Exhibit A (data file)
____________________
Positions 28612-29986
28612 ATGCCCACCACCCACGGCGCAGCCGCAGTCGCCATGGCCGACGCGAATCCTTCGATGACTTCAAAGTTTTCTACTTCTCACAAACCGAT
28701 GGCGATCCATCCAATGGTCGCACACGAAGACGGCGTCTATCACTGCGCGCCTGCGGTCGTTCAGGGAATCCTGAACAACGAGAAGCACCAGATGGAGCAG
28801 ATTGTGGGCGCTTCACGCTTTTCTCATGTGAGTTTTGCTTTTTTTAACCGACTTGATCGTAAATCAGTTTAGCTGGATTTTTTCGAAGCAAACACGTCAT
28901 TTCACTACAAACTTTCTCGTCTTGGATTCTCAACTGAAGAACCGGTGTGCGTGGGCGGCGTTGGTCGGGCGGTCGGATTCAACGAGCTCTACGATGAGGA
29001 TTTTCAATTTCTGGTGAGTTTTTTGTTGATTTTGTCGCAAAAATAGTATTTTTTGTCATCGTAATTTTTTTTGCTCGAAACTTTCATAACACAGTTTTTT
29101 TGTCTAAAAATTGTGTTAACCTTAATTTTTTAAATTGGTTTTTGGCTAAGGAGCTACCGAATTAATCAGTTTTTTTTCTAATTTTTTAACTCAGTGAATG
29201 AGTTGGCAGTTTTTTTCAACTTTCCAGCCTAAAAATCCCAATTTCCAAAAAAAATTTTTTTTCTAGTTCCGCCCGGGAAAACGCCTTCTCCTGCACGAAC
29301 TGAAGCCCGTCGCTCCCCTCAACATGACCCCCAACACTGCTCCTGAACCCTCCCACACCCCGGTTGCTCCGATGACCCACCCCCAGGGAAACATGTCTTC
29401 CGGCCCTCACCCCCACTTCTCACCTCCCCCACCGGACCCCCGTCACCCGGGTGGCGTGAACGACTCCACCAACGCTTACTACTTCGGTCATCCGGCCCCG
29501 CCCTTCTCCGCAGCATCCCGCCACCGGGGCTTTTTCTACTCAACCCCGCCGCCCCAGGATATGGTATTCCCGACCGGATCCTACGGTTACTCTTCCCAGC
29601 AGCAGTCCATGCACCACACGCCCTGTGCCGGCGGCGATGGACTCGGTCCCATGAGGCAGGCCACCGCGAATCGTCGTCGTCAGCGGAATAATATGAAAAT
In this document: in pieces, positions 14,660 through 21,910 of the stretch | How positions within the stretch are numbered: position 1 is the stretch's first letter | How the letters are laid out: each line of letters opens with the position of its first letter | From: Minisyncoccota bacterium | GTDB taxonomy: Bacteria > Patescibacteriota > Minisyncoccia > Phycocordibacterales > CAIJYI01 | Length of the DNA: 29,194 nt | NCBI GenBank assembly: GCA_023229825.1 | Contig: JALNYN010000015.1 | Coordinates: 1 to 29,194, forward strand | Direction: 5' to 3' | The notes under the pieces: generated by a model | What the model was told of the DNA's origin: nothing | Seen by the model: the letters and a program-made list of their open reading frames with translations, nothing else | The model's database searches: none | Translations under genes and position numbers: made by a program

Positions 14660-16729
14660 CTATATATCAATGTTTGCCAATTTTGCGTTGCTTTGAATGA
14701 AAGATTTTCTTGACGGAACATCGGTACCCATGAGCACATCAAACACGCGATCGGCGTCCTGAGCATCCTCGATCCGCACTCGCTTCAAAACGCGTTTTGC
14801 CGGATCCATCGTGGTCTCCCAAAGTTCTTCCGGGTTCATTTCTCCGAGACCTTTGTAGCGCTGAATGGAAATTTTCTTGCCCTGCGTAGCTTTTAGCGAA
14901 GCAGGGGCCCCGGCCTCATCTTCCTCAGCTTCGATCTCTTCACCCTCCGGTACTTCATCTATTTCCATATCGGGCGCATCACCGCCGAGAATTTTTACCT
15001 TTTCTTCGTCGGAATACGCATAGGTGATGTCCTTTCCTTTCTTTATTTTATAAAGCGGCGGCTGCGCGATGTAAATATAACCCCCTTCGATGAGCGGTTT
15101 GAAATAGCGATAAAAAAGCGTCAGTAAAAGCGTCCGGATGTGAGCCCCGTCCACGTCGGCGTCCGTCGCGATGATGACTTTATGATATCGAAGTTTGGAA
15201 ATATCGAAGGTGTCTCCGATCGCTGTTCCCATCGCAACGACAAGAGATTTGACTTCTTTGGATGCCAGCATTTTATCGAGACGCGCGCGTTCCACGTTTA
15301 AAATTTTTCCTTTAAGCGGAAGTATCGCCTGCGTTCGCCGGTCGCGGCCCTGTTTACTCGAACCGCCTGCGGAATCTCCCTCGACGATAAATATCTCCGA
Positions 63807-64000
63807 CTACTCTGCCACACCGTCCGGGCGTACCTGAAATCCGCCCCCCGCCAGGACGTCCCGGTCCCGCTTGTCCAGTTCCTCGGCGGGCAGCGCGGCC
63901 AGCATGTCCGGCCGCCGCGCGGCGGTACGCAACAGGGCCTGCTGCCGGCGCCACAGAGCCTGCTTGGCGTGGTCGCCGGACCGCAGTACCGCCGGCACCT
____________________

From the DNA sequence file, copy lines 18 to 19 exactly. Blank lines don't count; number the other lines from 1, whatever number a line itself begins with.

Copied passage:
14901 GCAGGGGCCCCGGCCTCATCTTCCTCAGCTTCGATCTCTTCACCCTCCGGTACTTCATCTATTTCCATATCGGGCGCATCACCGCCGAGAATTTTTACCT
15001 TTTCTTCGTCGGAATACGCATAGGTGATGTCCTTTCCTTTCTTTATTTTATAAAGCGGCGGCTGCGCGATGTAAATATAACCCCCTTCGATGAGCGGTTT